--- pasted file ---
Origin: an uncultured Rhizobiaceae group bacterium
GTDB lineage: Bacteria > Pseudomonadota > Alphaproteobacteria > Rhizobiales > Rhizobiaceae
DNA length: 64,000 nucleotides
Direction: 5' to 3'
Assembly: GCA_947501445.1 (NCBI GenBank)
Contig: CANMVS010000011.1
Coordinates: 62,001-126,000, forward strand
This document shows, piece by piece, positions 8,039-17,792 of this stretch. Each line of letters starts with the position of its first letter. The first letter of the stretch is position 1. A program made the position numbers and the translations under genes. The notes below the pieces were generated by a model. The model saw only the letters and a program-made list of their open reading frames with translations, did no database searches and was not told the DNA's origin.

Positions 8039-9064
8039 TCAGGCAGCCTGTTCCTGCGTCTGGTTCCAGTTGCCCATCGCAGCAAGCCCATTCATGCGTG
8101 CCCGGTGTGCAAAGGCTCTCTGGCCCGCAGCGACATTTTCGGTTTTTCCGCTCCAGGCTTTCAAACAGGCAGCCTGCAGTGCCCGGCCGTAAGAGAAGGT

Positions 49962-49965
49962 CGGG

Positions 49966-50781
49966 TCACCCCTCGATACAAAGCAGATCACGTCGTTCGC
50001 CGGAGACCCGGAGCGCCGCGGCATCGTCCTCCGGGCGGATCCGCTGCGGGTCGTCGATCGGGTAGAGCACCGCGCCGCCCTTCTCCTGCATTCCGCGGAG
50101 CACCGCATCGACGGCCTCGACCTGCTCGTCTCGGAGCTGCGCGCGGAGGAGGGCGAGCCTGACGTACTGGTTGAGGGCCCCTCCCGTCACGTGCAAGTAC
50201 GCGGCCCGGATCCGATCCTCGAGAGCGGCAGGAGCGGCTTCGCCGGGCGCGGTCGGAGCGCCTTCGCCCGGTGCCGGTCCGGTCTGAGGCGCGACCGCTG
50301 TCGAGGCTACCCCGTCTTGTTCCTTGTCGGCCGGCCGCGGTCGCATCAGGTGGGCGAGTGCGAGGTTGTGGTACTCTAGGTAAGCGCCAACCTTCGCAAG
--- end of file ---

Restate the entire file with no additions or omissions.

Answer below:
Origin: an uncultured Rhizobiaceae group bacterium
GTDB lineage: Bacteria > Pseudomonadota > Alphaproteobacteria > Rhizobiales > Rhizobiaceae
DNA length: 64,000 nucleotides
Direction: 5' to 3'
Assembly: GCA_947501445.1 (NCBI GenBank)
Contig: CANMVS010000011.1
Coordinates: 62,001-126,000, forward strand
This document shows, piece by piece, positions 8,039-17,792 of this stretch. Each line of letters starts with the position of its first letter. The first letter of the stretch is position 1. A program made the position numbers and the translations under genes. The notes below the pieces were generated by a model. The model saw only the letters and a program-made list of their open reading frames with translations, did no database searches and was not told the DNA's origin.

Positions 8039-9064
8039 TCAGGCAGCCTGTTCCTGCGTCTGGTTCCAGTTGCCCATCGCAGCAAGCCCATTCATGCGTG
8101 CCCGGTGTGCAAAGGCTCTCTGGCCCGCAGCGACATTTTCGGTTTTTCCGCTCCAGGCTTTCAAACAGGCAGCCTGCAGTGCCCGGCCGTAAGAGAAGGT

Positions 49962-49965
49962 CGGG

Positions 49966-50781
49966 TCACCCCTCGATACAAAGCAGATCACGTCGTTCGC
50001 CGGAGACCCGGAGCGCCGCGGCATCGTCCTCCGGGCGGATCCGCTGCGGGTCGTCGATCGGGTAGAGCACCGCGCCGCCCTTCTCCTGCATTCCGCGGAG
50101 CACCGCATCGACGGCCTCGACCTGCTCGTCTCGGAGCTGCGCGCGGAGGAGGGCGAGCCTGACGTACTGGTTGAGGGCCCCTCCCGTCACGTGCAAGTAC
50201 GCGGCCCGGATCCGATCCTCGAGAGCGGCAGGAGCGGCTTCGCCGGGCGCGGTCGGAGCGCCTTCGCCCGGTGCCGGTCCGGTCTGAGGCGCGACCGCTG
50301 TCGAGGCTACCCCGTCTTGTTCCTTGTCGGCCGGCCGCGGTCGCATCAGGTGGGCGAGTGCGAGGTTGTGGTACTCTAGGTAAGCGCCAACCTTCGCAAG